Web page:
Personal insights on finance and digital privacy

A couple of weeks back, I was getting my ass kicked at chess. It was a blast, even as I blundered into defeat.

Here's the thing: in some games, like life, the right focus at the right time can flip the board. It's about spotting chances and seizing them. Remark : If interested in the "perfect timing" topic, do read about the power of when.

Being focused on specific goals can help make the difference in the long term. Also being aware of the opportunities and reality.

Last year? A financial nightmare. But I hustled, optimizing my budget. Running my own company, I could shuffle some expenses around – a neat trick.

I axed unnecessary subscriptions – online courses, publishing platforms, various IT tools. Sometimes, the best alternative isn't a new provider; it's you. Betting on my skills, I cut costs and upped my privacy game. That's a win in my book.

Now, this blog and my digital life sit on a fresh, cost-effective infrastructure. More privacy, less cash bleed.

My new obsession? Privacy and open source. Ditching GAFAM and seeing where that road takes me. It's about discipline and the right tools.

Next year's mission: maintain this focus and help others grab back control of their budgets and privacy.

Catch you in 2024.

Reflections on Change: The Constant Shuffle

Change is a constant.

I passed 37 years recently.

In 2022 I was going freelance after 12 years of employment. Why ? Because I had been so disappointed by many years of employment, bad managers or politics, I needed to feel like I gave the credit myself deserves. I now feel after one year I would like to help and mentor other people to go freelance.

My toddler (2.5 years old) is going to school and I drive him at school by bike. The more I invest time with him that I don't spend at other crap, the deeper we connect. But crap is everywhere and trying to steal time from us. Seeing him growing so much reminds me of the time passing and the need for me to lead by example.

I learned from hundred of hours spent crafting my LinkedIn profile, sending/receiving tens of thousands of LinkedIn messages, crafting my resume, interviewing for hundred of jobs. No matter how long we play this game of finding the ideal job and finding the exact rates, conditions, etc we deserve and want, those variables keep changing a lot and are difficult to correlate with ideal job. In the end it's not about the job but about who we are, what we need from life, what we really want to do on a day to day, what kind of problems we like to solve, what kind of people we want to work with, what kind of team we want to shape. The ideal job is a rare combination of hidden variables and is a constantly changing problem that requires gut feeling and experience, like finding the perfect taste in coffee / espresso / beer is a never ending game.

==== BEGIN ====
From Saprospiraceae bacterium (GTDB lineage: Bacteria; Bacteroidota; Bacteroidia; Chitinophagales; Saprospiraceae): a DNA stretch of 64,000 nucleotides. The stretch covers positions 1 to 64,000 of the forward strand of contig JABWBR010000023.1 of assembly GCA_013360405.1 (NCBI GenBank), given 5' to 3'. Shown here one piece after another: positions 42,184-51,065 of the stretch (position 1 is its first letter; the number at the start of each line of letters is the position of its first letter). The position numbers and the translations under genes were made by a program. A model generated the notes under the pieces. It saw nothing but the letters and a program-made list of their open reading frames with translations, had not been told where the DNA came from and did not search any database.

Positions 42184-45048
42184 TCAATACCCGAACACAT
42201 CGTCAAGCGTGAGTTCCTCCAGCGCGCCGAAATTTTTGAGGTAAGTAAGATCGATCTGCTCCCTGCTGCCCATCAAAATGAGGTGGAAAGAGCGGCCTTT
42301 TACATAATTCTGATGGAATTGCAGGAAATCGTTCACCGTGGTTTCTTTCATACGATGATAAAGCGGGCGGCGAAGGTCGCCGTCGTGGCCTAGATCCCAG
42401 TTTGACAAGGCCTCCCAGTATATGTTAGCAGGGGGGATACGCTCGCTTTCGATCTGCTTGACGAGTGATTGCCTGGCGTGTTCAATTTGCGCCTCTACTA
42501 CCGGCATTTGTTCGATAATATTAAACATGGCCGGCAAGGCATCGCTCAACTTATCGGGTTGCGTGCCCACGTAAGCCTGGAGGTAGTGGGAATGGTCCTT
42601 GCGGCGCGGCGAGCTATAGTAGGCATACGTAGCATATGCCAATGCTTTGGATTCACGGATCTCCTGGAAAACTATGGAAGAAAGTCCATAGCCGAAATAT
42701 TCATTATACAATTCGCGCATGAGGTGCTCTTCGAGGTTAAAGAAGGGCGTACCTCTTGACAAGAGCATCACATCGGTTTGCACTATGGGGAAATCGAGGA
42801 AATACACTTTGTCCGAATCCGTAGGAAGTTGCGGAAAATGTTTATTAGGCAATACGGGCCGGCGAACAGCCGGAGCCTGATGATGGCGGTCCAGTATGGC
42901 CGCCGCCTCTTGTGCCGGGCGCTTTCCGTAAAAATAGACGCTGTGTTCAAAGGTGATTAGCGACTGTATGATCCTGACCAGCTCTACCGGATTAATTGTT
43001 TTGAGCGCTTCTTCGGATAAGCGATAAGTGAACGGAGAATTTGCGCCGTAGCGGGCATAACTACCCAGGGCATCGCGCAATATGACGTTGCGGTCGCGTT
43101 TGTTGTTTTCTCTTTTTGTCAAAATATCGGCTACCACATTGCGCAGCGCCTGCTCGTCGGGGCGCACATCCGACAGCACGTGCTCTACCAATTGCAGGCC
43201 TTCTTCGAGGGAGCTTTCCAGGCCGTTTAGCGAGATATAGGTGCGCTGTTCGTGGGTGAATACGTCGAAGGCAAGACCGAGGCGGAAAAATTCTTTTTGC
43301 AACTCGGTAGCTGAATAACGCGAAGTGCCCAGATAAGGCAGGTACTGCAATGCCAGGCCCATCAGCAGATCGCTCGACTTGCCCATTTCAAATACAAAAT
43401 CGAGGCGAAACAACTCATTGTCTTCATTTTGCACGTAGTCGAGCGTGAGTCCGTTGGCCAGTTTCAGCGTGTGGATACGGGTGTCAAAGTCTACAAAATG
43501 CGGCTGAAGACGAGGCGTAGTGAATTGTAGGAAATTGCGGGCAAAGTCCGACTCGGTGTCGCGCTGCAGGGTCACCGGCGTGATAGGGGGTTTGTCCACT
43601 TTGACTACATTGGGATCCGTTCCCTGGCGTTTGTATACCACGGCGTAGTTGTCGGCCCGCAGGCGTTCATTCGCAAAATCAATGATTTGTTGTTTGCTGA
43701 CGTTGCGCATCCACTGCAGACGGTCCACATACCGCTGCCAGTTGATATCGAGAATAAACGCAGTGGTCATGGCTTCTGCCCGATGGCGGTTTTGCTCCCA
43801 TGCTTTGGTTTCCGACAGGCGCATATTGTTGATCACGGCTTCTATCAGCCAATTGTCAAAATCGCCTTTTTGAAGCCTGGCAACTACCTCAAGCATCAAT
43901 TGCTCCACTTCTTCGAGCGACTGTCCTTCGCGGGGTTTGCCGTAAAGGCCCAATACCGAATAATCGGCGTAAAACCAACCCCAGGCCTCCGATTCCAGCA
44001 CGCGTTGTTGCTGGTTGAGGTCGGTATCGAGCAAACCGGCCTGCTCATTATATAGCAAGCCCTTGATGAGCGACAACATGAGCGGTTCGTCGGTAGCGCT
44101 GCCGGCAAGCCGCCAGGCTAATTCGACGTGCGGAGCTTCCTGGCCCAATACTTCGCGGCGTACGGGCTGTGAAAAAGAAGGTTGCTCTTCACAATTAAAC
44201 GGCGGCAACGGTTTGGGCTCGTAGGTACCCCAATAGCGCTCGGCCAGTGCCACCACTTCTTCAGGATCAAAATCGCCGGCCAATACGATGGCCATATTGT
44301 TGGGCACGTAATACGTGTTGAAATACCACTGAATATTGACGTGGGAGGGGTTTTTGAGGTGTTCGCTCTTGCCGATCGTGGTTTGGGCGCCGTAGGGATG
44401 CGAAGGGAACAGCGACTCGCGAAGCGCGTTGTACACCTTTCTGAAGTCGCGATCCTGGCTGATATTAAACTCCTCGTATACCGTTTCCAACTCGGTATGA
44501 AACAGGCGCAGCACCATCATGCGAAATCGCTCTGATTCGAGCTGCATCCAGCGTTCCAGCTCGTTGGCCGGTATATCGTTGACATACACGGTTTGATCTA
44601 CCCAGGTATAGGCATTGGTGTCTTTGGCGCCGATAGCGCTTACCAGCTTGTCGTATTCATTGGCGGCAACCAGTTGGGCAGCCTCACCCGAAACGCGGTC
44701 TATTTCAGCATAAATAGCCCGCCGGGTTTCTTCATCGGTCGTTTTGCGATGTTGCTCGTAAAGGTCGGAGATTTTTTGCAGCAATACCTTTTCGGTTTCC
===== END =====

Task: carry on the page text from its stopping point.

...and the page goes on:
As part of this I've removed a lot of my previous job criteria at to recruiters to keep things simple.

Outside of work, I also made a lot of sacrifices, at least choices that I regretted. For the sake of trying to please or do the right thing, I got in trouble a few times. In the future I have to stand for what is worth to me, and trust my gut feeling. I'm always willing to make compromises as I'm a Belgian and we excel in this ! but I also have to set boundaries and speak the truth and take distance at need. Before this post, I struggled to start writing. Speaking of which, I even thought of using ChatGPT to help with the task. ChatGPT has clearly influenced radically the way I interact with the web and the universe of problems, including code but not only. It drastically revived my interest into technology. But it also obvious there is a long way before AI can supersed us. A good tool is nothing without a creative mind and some persistence. And a good mind needs to express, otherwise it's best to just play sudoku alone.

And that motivates me to write. And I make no promises, but to write for myself 🙂 and share things.

When working from home is toxic

Before the pandemic, one would regularly question whether working remotely could replace working in the office, and the lockdown helped to discover the pros and cons of each in the long term. The pandemic happened and suddenly legions of influencers advocates for work-from-home, trying to convince you that to get any work done, you should stay at home. As companies praise workers to return to the office, many employees have joined the great resignation. I'm happy that numerous workers have resigned from unsatisfying jobs and are looking for better work cultures, but I don't believe working in the office is the problem.

Recently, artist Irina Blok authored a few charts about working from home and the pandemic. And the one below really caught my attention as a parent and as someone subject to heavy mental load.

Irina Blok tweeted about remote working benefits during the pandemic. Someone else fixed it.

My concern with such a chart is that not everyone has a home office that looks as good as a traditional workplace. In addition, interruptions happen at home too and chatting with coworkers is not a problem per se. Hopefully, someone else in the internet partially fixed the chart for me. Working from home can have as much negatives as working in the office, and those can include things like :

  • Inconvenient office setup
  • Noise
  • Lack of private office
  • Mental load
  • Interruptions and distractions
  • Home office costs
  • Lack of socializing
  • Insufficient face time
  • Overworking
  • Increased sedentary lifestyle
  • Lack of room for self

Inconvenient office setup

At the office, you have your dual screen, a large desk, a comfortable chair, meeting and relaxation rooms, places for isolating yourself from your coworkers. On top of that, the internet connection is awesome and there are free snacks, drinks, fruits, and a top-notch coffee machine. If I want to mimic the benefits of working in a professional office, I'll need to invest in a bigger place and better material, or move to a co-working space.